The Shulhan Aruch (O.H. 275:1) rules that it is forbidden to read by candle light, lest one tilt the light and cause it to burn even stronger, thereby transgressing the forbidden act of Mav’ir (igniting) on Shabbat. This applies even to candles that are very high up and are out of reach, since once the Sages enacted this rule, they applied it to all candle light without distinction. Furthermore, although the Sages ruled regarding oil candles, it applies to wax candles as well, since they too can be caused to burn stronger by tilting them.
Rabbi Ben Zion Abba Shaul (Or LeZion, ch. 18, § 18) entertains the possibility that the wax used nowadays is less susceptible to requiring tilting in order to burn better than that used in the times of the Gemara, and that it would therefore be permitted to read beside wax candles. He writes that there is no significant difference and that it is similarly forbidden to read near modern day wax candles. Nevertheless, candles made of paraffin produce a more stable light and thus one may read by their light. Indeed, the Mishna Berura (M.B., O.H. 275:4) writes that stearin candles, which are derived from animal fat, were common in those days and were permitted. Rabbi Ovadia Yosef (Halichot Olam, vol. III, pg. 47), on the other hand, writes that one may even read by a wax candle nowadays.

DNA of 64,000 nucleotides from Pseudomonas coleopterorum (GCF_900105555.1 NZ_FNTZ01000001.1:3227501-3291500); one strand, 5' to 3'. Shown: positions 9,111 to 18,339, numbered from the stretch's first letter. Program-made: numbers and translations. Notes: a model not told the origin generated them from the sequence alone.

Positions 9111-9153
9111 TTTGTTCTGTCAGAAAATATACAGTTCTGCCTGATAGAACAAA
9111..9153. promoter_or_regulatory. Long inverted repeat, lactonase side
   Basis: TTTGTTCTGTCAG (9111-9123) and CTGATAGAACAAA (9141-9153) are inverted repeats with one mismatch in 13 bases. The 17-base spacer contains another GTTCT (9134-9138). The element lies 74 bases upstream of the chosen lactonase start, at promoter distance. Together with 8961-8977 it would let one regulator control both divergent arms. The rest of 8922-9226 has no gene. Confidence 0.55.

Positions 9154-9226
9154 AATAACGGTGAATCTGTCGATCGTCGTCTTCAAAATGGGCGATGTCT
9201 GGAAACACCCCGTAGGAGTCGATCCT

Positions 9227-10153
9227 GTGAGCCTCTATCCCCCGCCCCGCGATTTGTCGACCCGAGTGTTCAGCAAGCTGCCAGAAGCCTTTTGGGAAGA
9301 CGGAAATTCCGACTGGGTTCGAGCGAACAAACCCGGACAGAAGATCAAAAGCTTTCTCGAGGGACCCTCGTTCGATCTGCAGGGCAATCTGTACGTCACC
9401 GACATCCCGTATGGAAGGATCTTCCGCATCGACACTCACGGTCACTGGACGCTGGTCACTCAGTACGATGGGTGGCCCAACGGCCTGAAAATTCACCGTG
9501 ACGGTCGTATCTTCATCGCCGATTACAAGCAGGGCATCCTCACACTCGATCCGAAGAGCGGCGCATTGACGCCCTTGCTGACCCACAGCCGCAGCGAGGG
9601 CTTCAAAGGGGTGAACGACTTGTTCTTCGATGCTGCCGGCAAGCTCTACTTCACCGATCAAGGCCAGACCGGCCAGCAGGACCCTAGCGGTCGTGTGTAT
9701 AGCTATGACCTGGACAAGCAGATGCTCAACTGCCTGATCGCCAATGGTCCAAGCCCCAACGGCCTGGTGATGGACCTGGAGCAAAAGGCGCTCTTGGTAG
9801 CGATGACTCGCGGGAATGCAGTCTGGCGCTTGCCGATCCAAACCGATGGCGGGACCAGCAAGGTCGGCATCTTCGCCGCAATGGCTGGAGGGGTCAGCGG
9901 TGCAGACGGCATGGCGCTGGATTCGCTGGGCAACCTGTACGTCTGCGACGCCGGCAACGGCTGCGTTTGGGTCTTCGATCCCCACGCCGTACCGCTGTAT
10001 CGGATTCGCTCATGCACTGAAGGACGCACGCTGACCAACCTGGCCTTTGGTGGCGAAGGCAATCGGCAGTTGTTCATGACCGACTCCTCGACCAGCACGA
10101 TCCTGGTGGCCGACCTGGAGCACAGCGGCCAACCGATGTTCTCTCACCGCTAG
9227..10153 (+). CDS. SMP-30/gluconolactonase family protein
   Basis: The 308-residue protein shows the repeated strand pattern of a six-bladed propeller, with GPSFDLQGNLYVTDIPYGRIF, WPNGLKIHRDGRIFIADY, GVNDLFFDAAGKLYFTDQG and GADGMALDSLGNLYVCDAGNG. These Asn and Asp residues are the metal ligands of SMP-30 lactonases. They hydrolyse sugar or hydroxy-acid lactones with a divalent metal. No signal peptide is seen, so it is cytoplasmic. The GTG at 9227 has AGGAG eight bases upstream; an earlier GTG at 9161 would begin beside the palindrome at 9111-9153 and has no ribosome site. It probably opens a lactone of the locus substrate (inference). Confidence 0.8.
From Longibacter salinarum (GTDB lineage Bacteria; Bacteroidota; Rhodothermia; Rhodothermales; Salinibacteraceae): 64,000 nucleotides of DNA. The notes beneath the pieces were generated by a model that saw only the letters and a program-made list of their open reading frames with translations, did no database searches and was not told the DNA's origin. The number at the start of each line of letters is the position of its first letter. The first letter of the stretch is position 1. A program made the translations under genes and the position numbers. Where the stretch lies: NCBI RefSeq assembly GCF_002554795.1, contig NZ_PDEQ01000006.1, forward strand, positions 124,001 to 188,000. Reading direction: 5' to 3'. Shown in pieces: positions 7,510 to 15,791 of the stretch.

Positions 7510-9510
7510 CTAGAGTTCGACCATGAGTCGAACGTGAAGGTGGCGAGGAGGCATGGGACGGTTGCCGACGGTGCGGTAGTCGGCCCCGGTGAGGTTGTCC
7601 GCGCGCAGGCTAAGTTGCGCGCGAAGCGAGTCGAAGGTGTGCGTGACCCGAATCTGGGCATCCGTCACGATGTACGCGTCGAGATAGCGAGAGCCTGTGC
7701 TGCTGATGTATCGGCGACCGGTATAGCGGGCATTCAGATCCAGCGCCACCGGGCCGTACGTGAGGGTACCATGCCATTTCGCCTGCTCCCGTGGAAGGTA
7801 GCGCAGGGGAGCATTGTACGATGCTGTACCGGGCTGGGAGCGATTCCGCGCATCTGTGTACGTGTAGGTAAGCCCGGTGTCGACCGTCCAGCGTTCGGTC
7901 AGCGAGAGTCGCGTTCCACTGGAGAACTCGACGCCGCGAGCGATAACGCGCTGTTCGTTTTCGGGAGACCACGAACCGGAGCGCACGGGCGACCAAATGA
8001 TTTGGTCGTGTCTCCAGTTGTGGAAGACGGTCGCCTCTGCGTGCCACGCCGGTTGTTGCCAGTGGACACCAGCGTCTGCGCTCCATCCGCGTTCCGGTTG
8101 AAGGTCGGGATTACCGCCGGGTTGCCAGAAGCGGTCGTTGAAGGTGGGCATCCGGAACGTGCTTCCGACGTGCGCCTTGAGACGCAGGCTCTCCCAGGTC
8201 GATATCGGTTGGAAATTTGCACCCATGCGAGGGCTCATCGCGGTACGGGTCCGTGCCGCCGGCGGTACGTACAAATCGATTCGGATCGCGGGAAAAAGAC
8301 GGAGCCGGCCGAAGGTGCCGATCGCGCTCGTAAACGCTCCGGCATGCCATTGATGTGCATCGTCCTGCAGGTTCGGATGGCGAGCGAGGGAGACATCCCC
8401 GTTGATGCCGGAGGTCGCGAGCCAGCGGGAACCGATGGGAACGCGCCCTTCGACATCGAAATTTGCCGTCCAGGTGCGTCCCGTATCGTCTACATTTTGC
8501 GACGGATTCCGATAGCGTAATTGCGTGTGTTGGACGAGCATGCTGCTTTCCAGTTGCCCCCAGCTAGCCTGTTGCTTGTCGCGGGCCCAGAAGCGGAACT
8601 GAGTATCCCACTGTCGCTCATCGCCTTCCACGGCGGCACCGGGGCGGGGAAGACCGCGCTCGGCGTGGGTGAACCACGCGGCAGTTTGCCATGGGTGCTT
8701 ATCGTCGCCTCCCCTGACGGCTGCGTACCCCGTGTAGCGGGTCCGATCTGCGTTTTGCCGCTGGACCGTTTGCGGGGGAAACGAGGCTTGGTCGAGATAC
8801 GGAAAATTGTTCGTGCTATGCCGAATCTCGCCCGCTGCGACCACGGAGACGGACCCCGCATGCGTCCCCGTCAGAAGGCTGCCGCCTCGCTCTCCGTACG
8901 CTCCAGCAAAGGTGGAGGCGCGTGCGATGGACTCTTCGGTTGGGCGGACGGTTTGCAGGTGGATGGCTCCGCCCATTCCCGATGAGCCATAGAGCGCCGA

Rabbi Baruch Toledano (Kitzur Shulhan Aruch) discusses applying the enactment of the Sages to electric light since one reading by a light may come to turn it on or off, or in the case of a dimmer, dim or brighten the light. However, he writes that the original enactment involved the case of a candle which begins flickering and therefore there is a concern that one will tilt the candle to allow it to burn better. Electric lights are stable and are do not tend to flicker and thus the enactment does not extend to electricity.
Summary: One may read by the light of a paraffin candle on Shabbat. There is no issue with reading with electric lights on Shabbat.